How to Build a Birdhouse with Your Father
An essay by Kiley Harrison
1. You will come home to find your father waiting on your back deck with his tools and several pieces of wood. He is shorter than you now that you’ve turned into a carbon copy of your mother, and while you kiss him every time you see each other you now have to bend to meet his rough face. He has red hair and beard and blue eyes that seem to reflect the lightning storms you watched from your porch together when you were a child sitting in his lap. Comparatively, he looks almost exactly like Chuck Norris. This is a running joke in your family, his burly chest and tendencies to never tire add to the effect. Your father trimmed Christmas trees as a teenager, miles of them each summer, and as a ginger in the hot sun with no sunscreen he now has skin cancer; every few months they cut strips of flesh from his back and shoulders. Your father drives himself to the hospital, goes under anesthesia, gets torn up, awakens, and goes back to work a 12 hour day at the small veterinary clinic he runs. Your family casts stories like this around, such as the time he broke both his knees while repairing an old barn and was walking three days later, or when he was bit by a dog which tore through his lip he sutured himself up in the bathroom mirror and went back to work.
He has sheets of paper giving directions as to how construct the birdhouse, but you know the basics already after all these years. There are three slabs that are roughly the same size, and you must nail two on each side of the widest one. Your father has marked where you drive the nails in before you got there, and the steps from then on are rather easy. He’s just recently started to let you use the hammer and nails because he was afraid for years that you would smash your fingers with them, and you still feel a sense of pride even at age 17 that you can successfully drive a nail into a piece of wood, and still he monitors you closely. You are still his little girl, and always will be. Out of your other two siblings you are closest to him, and as a child when waiting for him to get home you would make everyone else in your family hide so that when he came in the door you could burst out from wherever you had been crouching and jump on him, the weak choruses of "Surprise!" echoed by your brother, sister, and mother. Your father would pick you up and spend the next fifteen minutes swinging you around and giving you treats he kept in his pockets.
2. The base for the birdhouse is done, and you get ready to fit the wall with the opening for the birds to enter. Your father has gone inside the house and brought you out a glass of milk with three ice cubes floating in it, the way that you prefer it. Normally you would put in four, but when young your father had obsessive compulsive disorder that revolved around three’s, and still maintains small habits like that today. Your father still calls you by your childhood nickname, Broomhilda. You’re not sure where it originated, but it has been his name for you since before you can remember. He does not know what your favorite color is, or your favorite author, or many small things that seem necessary to understand someone. He does remember when the leaves turn color to buy you gallons of apple cider so that you can heat it up and drink while watching old westerns with him. He remembers that you liked pickles at age 7 and still buys jars of them, or that you ate sherbert once when sick and you can still come home to find cartons of it waiting for you in the freezer. He often bases his schedule around what fruits are in season that you enjoy most: pomegranates in fall, artichokes in winter, peaches in late summer, raspberries in mid-July. It makes up for him never remembering your friend’s names or even your age at times.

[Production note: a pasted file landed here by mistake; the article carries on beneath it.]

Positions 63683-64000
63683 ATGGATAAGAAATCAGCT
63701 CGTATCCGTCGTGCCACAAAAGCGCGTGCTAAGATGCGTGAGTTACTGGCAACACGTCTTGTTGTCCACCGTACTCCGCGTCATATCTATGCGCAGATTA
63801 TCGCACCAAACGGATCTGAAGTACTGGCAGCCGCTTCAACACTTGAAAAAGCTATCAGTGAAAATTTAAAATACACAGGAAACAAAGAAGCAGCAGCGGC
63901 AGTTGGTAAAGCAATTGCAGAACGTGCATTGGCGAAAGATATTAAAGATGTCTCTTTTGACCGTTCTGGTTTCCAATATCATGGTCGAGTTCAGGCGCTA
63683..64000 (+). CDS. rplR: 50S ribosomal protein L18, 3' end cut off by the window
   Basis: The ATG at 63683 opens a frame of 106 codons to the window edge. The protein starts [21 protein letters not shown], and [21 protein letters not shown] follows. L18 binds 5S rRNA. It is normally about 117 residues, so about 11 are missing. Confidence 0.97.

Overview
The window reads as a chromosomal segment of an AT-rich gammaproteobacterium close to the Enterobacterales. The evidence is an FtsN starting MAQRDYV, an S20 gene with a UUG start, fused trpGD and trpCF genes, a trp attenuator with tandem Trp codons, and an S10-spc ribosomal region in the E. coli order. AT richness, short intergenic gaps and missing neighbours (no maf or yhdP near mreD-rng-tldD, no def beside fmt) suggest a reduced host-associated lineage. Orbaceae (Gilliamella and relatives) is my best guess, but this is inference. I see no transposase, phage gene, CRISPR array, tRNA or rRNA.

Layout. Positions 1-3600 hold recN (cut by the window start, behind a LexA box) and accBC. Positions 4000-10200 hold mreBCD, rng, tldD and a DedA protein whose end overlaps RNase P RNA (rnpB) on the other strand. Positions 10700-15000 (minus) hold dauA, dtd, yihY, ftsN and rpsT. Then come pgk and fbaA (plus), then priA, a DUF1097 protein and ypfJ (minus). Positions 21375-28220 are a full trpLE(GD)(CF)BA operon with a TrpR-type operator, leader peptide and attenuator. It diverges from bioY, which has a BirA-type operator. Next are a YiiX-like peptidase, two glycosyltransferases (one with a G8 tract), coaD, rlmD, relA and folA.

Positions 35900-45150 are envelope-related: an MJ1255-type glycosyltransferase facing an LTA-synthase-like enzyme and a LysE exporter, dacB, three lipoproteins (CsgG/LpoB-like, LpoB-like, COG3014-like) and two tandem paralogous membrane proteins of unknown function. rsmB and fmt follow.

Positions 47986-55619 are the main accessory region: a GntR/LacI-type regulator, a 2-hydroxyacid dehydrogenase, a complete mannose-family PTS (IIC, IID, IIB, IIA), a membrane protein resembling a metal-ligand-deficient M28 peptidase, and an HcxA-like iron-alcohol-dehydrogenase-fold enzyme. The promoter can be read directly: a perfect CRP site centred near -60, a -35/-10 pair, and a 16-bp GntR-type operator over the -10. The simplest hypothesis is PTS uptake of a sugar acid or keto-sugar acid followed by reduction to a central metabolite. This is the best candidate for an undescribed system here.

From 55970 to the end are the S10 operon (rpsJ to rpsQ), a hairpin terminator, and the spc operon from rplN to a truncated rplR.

Your father is one who suffers in silence, when he is sick refuses to kiss you but works through the dizzy spells and snuffles. Nothing can keep him from the sick animals at his vet clinic that need constant care, he’s stayed up for days spooning baby food into a dying dog’s mouth. A few years ago he did surgery on a hamster when no one else would because the little girl looked a bit like you and he couldn’t say no to her or the small rodent shaking in her hands. He lets clients schedule appointments to simply play with their dogs, or talk to him. Your father has a way of listening that makes people tell him everything they are feeling, they often leave his office crying and thanking him for his patience and care. They send him cakes or cookies or oranges flown in from the Caribbean, all which he brings home to your family so that you can eat them and smile up at him.